Spring Loaded is The Place's platform for not-yet-established choreographers and companies, and has been a stepping stone in the way to success for artists such as Matthew Bourne and Russell Maliphant. Smith Dancetheatre appear as part of this year's programme with Agnes and Walter: A Little Love Story, their debut production. It is loosely based on the short story The Secret Life of Walter Mitty by James Thurber, in which Mitty's dead-end lifestyle is punctuated by a series of fantastical daydreams, of which he is the daring protagonist.

Agnes and Walter begins winsomely. Dan Canham as Walter and Sarah Lewis as his wife Agnes mime out their fantasies together – an alteration to the original story, where Agnes berates Walter for his wayward thinking. They act with great comic timing and entertaining physicality. In such a narrative piece many choreographers would have resorted to a use of text, but Neil Paris admirably does not. He trusts in his movement to tell his story, and it does, for the most part – though perhaps a little incoherently later on.

The story is one of love and the secret excitement found behind ordinary disguises. Rather than the longing for escape inherent in the source material, Agnes and Walter tells of how a relationship remains strong and happy as the couple allow and enable each other to dream. It is an unconventional love story, at times passionless and mundane; the couple seem distanced and disinterested except when lost in their imaginings.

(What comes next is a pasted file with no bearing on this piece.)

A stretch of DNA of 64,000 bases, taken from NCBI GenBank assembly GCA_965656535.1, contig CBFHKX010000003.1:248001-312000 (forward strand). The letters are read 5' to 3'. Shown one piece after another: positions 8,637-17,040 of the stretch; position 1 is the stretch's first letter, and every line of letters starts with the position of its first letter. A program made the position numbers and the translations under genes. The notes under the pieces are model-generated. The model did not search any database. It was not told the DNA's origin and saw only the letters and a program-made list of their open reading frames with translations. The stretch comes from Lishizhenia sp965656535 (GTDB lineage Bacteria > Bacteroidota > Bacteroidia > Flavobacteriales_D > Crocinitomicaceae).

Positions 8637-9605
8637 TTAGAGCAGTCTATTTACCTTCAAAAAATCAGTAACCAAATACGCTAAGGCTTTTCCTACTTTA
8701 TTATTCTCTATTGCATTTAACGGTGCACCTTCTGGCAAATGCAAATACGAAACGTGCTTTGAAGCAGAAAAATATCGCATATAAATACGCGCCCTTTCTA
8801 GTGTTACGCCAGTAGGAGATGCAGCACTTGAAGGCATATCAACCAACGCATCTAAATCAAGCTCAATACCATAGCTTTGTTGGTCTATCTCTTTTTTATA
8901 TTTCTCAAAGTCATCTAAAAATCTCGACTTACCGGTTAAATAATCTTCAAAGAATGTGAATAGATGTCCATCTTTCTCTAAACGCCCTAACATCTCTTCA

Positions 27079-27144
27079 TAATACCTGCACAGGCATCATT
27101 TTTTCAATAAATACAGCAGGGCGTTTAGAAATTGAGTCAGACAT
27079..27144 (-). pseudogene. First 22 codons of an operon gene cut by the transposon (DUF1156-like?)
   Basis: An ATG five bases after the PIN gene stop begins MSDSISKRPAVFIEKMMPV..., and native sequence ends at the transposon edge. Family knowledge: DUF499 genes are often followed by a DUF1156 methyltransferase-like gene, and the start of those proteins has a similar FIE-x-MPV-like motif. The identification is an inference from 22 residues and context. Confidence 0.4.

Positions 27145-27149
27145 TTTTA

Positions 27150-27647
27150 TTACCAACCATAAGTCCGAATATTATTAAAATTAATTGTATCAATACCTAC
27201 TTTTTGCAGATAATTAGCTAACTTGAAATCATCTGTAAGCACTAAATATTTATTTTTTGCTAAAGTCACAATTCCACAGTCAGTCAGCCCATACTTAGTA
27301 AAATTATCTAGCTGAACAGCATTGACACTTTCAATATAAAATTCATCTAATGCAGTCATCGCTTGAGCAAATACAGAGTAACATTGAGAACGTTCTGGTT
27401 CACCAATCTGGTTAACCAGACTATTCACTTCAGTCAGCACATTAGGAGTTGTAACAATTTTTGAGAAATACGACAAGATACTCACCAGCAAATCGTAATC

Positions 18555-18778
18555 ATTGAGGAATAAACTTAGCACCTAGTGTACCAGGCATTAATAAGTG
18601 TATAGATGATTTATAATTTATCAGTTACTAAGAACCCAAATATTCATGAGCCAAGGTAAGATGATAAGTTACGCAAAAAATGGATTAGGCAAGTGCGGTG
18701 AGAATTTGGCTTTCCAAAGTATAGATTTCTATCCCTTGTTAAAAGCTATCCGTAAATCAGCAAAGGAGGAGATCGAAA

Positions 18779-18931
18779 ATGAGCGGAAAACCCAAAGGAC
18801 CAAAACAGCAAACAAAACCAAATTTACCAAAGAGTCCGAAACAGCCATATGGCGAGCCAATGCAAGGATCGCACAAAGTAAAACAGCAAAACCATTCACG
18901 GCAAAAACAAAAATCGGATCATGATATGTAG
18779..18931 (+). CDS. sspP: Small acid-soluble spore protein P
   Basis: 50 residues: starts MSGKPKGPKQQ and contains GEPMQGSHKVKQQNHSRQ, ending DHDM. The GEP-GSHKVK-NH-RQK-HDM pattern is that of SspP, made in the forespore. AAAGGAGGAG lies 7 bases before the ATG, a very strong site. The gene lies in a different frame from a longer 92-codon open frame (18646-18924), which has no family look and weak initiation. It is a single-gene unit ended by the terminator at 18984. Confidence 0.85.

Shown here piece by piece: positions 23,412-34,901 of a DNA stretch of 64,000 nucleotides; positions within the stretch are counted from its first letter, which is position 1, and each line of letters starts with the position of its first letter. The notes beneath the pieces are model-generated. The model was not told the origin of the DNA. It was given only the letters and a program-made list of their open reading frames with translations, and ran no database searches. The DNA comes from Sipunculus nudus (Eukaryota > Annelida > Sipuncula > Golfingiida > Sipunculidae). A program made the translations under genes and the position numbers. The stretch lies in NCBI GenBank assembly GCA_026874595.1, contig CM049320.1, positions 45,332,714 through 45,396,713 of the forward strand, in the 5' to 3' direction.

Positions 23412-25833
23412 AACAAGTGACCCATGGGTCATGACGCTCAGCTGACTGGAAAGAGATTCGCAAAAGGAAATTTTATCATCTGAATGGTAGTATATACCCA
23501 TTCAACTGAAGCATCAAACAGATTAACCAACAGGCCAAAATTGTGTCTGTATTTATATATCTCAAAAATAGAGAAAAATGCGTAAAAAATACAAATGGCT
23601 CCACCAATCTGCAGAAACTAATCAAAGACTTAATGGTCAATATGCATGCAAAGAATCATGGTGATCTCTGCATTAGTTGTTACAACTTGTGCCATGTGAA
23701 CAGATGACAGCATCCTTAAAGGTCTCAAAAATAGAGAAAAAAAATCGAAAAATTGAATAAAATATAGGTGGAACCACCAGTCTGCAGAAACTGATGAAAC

Paris uses two couples to portray the story's characters; one younger, the other older. The introduction of the new cast members part-way into the proceedings is an injection of energy – of which Ronnie Beecham, spritely at 68 years old, has buckets to spare, bouncing excitedly about the stage despite his senior age. It is the younger couple who are the seasoned performers, this piece marking the professional debut of Beecham and dance partner Elizabeth Taylor.

Smith Dance Theatre combine a range of movement styles, making use of physical theatre, mime and some fine examples of dad-dancing to tell its story. The movement is accompanied by an array of artists from Górecki to Springsteen, and Margaret Pikes provides an oddly-placed but welcome selection of songs including a touching rendition of an unfortunately uncredited French classic.

Agnes and Walter: A Little Love Story was a refreshingly innocent look at life, love and relationships through time. It engaged the audience gently without resorting to aggressive or dramatic tactics. At first it was light and charming, although it became a little dreary towards the end and lost the pace of its opening.

Agnes and Walter: A Little Love Story, at The Place TheatreKit Brown reviews Agnes and Walter: A Little Love Story, part of The Place's Spring Loaded series, in London.3